Employment expectations fall to lowest recorded level

Australians business executives have given a mixed outlook on the economy as employment growth and capital investment confidence deteriorates but sales and profits expectations improve.
 
These findings are from the latest D&B Business Expectations Survey, which shows that business executives are seeing small signs of economic revival despite remaining in negative territory. The index for expected sales is still negative but has lifted 10 points to -38; similarly the index for expected profits has lifted 11 points to -46.
 
However, expectations for employment and capital investment are still on a downward trend, with a net 28 per cent of firms expecting to cut back on staff and a net 14 per cent anticipating a need to decrease capital investment. Likewise, expectations for inventory growth are at the lowest level since the 1991 recession, signalling that executives are not yet planning to increase existing stock levels.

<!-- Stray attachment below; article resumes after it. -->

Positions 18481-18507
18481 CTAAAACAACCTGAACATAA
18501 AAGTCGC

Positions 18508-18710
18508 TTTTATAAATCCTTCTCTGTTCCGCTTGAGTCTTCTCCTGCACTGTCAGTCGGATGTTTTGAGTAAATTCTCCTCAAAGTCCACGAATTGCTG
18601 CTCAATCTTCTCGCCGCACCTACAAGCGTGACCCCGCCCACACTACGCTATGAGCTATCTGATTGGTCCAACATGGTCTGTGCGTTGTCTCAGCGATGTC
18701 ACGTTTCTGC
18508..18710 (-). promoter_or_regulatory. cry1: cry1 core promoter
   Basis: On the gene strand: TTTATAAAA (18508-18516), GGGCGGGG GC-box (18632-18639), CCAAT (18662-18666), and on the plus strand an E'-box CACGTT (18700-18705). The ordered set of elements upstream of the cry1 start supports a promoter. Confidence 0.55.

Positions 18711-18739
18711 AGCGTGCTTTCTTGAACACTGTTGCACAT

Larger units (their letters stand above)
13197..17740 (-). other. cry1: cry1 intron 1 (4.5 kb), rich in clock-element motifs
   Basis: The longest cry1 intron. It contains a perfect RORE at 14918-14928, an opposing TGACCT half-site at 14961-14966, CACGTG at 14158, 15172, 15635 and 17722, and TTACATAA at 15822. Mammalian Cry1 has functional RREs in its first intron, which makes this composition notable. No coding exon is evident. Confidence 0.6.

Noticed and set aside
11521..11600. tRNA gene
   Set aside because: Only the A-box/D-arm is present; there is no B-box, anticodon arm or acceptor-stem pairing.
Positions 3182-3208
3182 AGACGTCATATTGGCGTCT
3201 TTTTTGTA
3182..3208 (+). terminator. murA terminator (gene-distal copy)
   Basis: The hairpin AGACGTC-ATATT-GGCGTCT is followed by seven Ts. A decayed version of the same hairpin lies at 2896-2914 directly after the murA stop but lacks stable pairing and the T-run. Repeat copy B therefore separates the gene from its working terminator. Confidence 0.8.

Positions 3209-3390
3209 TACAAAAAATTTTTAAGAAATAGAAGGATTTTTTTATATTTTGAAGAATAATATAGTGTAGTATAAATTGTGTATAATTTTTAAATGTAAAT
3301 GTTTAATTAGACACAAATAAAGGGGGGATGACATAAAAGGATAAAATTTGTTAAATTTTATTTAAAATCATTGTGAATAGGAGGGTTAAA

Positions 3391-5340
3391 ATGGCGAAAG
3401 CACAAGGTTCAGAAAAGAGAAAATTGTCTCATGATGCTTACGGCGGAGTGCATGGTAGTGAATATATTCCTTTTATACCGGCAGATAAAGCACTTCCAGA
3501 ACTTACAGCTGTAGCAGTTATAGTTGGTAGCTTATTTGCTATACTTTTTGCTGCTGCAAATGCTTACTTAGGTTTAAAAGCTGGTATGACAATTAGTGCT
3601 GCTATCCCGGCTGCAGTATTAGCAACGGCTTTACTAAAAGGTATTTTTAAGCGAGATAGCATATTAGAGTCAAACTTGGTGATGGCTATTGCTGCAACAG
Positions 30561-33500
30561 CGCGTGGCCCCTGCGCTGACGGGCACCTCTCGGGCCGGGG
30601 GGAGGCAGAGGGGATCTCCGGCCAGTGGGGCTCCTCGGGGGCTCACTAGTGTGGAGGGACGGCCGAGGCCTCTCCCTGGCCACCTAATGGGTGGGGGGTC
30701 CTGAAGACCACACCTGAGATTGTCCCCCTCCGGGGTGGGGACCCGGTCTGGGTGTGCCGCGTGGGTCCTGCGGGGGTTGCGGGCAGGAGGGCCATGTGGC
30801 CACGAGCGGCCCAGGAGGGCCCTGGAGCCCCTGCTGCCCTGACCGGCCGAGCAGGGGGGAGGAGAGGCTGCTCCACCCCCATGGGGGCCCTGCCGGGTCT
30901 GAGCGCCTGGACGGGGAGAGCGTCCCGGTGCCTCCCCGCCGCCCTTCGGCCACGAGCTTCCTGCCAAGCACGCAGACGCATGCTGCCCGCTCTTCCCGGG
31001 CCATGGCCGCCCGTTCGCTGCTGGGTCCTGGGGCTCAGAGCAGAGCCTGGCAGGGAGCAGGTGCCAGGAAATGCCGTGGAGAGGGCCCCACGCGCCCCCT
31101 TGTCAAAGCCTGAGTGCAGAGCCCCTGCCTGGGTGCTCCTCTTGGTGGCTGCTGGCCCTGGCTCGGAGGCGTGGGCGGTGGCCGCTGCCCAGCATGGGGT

Selling price expectations rose by 30 per cent in the nine months from June quarter 2008 to hit their highest level ever recorded for March quarter 2009. Expectations have now dropped back by 17 per cent for the September quarter. However, two in three (66%) firms expect that they will raise prices.
 
Changing credit market conditions and the Aussie dollar continue to impact firms, with almost six in ten (57%) businesses negatively impacted by the credit market. With a rise in the AUD in April, 60 per cent of firms report a negative impact of movements in the dollar, down from 67 per cent in March. Wholesale businesses still report the greatest impact from currency fluctuations, with 71 per cent now indicating a negative impact, down from 81 per cent in March.
 
Downward movements in petrol prices have shown through with a decline since the September quarter 2008 of 91 per cent in the number of executives negatively affected by fuel costs. Two per cent of firms now report a negative impact while 45 per cent report a positive effect.
 
Dun & Bradstreet CEO Christine Christian believes that the recent data indicate that while executives believe measures such as the Government stimulus packages will have a positive impact, the short term outlook is still negative in key areas such as employment.